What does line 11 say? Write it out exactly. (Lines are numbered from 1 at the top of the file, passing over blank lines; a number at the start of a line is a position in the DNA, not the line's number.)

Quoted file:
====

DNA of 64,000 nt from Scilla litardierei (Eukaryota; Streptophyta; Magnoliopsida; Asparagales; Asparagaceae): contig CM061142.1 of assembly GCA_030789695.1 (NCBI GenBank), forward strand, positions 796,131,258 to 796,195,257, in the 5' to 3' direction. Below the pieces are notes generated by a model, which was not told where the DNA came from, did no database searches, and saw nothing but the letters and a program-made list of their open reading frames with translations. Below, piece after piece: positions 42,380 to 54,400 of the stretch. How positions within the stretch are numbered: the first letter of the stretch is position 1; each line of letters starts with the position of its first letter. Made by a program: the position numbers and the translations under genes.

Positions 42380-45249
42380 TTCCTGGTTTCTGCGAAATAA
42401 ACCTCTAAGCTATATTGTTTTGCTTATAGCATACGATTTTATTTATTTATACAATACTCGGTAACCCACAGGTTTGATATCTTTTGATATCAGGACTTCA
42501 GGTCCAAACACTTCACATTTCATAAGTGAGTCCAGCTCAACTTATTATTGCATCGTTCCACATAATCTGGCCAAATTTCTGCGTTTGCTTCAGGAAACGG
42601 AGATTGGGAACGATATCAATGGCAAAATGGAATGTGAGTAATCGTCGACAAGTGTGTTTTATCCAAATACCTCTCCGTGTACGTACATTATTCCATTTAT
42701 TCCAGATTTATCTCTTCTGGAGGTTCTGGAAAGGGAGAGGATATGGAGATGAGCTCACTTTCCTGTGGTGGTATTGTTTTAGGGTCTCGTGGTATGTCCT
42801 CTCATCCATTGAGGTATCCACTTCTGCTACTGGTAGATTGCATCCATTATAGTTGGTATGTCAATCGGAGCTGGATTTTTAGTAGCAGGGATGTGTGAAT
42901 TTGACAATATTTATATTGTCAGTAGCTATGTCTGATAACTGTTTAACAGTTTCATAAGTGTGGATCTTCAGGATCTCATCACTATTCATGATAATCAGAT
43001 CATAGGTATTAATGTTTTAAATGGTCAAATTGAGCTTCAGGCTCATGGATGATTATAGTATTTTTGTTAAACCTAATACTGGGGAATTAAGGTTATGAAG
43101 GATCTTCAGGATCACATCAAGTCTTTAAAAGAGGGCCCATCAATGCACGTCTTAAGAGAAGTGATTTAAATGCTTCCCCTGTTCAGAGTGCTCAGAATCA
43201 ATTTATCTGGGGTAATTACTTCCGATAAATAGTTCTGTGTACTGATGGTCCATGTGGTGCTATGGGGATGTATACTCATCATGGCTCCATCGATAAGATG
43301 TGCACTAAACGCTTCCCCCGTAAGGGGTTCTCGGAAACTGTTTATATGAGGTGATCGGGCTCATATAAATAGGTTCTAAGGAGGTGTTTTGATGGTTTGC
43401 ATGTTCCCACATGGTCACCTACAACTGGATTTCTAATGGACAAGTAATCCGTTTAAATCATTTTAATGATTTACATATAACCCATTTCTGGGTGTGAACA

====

43101 GATCTTCAGGATCACATCAAGTCTTTAAAAGAGGGCCCATCAATGCACGTCTTAAGAGAAGTGATTTAAATGCTTCCCCTGTTCAGAGTGCTCAGAATCA